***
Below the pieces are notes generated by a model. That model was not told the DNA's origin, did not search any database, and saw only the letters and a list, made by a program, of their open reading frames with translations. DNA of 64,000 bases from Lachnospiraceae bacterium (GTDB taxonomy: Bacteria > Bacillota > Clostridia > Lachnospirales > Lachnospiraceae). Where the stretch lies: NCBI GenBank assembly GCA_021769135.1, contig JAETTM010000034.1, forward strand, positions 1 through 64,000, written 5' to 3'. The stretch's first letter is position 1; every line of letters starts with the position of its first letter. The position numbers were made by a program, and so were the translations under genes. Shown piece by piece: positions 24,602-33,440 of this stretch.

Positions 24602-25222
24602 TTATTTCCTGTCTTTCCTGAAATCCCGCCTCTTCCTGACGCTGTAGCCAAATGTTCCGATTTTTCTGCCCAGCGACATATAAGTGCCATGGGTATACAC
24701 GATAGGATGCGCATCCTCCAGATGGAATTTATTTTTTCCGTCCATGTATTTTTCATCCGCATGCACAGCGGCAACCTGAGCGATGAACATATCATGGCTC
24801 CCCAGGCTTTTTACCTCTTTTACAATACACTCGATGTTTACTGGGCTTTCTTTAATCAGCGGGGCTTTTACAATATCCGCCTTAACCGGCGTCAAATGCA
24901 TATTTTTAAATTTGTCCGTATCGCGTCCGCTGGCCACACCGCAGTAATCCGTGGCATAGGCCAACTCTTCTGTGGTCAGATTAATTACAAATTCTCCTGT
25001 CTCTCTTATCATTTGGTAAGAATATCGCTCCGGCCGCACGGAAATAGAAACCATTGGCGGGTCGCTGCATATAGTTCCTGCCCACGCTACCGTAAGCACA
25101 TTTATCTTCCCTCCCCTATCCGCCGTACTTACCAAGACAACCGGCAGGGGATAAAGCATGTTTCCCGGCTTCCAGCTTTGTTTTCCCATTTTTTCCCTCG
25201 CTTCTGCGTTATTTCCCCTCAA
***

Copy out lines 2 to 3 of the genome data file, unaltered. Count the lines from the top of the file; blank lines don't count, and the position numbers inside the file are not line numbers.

Positions 24602-25222
24602 TTATTTCCTGTCTTTCCTGAAATCCCGCCTCTTCCTGACGCTGTAGCCAAATGTTCCGATTTTTCTGCCCAGCGACATATAAGTGCCATGGGTATACAC